KATÙ means "firefly" or "collection point" in the language of the Bribri, an indigenous people in Costa Rica. A fitting name for the Waldorf initiative, which became manifest in January 2018 with the founding of a kindergarten. The initiative in the capital San José rests on a firm foundation and developed step by step. It all began almost six years before the founding of KATÙ: A group of interested people asked the German Waldorf teacher Svenja Büntjen to introduce them to Waldorf education. At that time, Svenja Büntjen had moved to Costa Rica with her family due to her husband's job. The group of interested people changed again and again and grew at the same time. Finally the wish was expressed to set up a Waldorf training and the working group developed into a small Waldorf seminar. In an interview, Svenja Büntjen tells us how the small Waldorf School finally came into being.
When did the desire to start a school arise?
In San José we have the situation that the foundation of the kindergarten KATÙ is the result of a small local teacher training initiative. In its last year of training, this group used targeted public relations work to form a pool of people interested in Waldorf Education in Costa Rica, a pool from which the founding parents of the kindergarten and now also of the school emerged. The desire for a school has actually existed since the beginning of the teacher training in 2013, but the concrete preparations have only been in progress since 2017, due to the cooperation with the founding parents. The first class was opened on 1 February 2019.
Why is the establishment of a Waldorf School particularly important at this location?
In general, Waldorf is still very unknown in Latin America, especially in Central America. Many countries are in a difficult economic and political situation and are constantly experiencing riots, social conflicts and wars. These are not good conditions for the development of Waldorf education. In the last five years or so, however, there has been a growing demand for new educational ideas. People are looking for alternatives, not least because of the threatening climate change. Costa Rica, probably the leading country for environmental protection in Central America, paradoxically sticks to its traditional school system. Most children from public schools do not pass the entrance exams for the state universities, which are much cheaper than the private ones. The private schools, on the other hand, are primarily concerned with getting as much academic knowledge as possible into the heads of the children, at any price. I know of no other country where so many children need psychological help to get through school. Besides, most private schools are very expensive. There is a lack of alternative and meaningful school options.
What are the particular obstacles that had to be overcome to found the school?
Actually, the entire founding process is a veritable hurdle race; if we overcome one obstacle, the next one is already on the doorstep. From a European point of view, it is very difficult to imagine what it means to introduce a completely new form of education form to a country like Costa Rica. First, we must make people aware of the essence of Waldorf education, spark their interest and inspire them. Of course, this is particularly difficult if you don't have a showcase project. There is still no real Waldorf School in the country. So we have to be very creative and constantly think about new ways of proceeding strategically. Of course things are much better since the kindergarten was founded, because it speaks for itself.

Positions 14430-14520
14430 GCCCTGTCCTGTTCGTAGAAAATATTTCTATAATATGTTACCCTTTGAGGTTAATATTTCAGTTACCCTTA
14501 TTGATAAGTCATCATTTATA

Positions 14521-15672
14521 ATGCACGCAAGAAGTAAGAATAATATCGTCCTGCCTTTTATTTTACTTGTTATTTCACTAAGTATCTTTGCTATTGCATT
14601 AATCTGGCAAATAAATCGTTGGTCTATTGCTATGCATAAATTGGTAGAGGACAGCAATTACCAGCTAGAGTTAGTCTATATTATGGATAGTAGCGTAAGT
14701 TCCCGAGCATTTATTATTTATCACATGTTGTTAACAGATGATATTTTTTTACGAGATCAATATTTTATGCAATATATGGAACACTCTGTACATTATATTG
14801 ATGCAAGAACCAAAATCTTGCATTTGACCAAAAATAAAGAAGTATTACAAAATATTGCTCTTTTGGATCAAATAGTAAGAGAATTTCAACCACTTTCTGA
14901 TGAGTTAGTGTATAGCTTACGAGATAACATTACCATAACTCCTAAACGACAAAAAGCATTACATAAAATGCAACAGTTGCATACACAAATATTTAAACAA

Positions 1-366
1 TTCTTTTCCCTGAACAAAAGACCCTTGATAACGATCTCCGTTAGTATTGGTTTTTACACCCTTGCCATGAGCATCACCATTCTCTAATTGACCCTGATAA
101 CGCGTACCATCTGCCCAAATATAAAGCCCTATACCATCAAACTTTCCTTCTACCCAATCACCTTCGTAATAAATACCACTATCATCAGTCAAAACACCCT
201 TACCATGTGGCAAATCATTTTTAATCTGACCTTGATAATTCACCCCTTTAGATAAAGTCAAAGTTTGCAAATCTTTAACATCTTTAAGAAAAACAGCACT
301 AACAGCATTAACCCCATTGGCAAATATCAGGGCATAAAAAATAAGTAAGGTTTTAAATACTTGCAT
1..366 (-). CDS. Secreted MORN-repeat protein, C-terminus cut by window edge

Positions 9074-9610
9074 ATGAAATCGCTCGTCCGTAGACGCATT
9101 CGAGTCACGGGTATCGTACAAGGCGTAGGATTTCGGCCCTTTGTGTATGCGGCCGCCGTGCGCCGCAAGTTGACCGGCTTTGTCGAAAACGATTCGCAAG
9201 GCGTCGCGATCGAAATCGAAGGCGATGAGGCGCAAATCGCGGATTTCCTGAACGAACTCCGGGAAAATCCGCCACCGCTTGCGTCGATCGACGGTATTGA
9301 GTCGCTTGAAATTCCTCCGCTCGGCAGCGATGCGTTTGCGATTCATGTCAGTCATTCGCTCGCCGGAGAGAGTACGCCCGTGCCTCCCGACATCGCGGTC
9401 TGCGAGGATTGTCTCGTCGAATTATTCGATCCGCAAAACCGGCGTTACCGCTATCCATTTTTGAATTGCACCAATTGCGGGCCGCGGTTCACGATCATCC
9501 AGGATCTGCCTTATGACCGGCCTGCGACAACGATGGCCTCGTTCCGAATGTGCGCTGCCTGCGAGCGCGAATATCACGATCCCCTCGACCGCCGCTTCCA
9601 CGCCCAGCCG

Since we are still a very small community, the workload is very high. For financial reasons we have to do everything ourselves, that means we build all the furniture ourselves, make the toys, clean and cook, work on our huge garden, produce products for sale, do public relations almost every weekend, do press work, organize workshops, do handicraft groups for children, and now a mother and baby group. And of course all this has to be done at a high level, so that people feel attracted to our project.
The economic factor is still a very threatening concern for us as we still do not have enough children and many parents cannot pay the full school fees. However, the demand is already increasing considerably, and we have several requests per week. On the last Open Day we had, for the first time, more visitors who came because of a personal recommendation than visitors who followed an advertisement in the social media. That gives us hope, of course.
Which special moments, which joys do you encounter during your founding work?
One of the really great moments is the kind of encounters we have with each other. As a group, we have set ourselves the goal that social interaction must be the basis of our work. Especially in the Waldorf Schools, there are always great challenges when it comes to this topic. KATÙ is still in its infancy, and we still have the opportunity to develop a community that integrates the most diverse personalities. Of course there are conflicts, but we try to transform or accept them. It is a great gift to discover and accompany the development of our children together.
It's also fantastic to see what unusual ideas we've already come up with in our misery. The creative part in us never sleeps. Ever since I've been a part of KATÙ, I have a different view of the world; all of do, I think.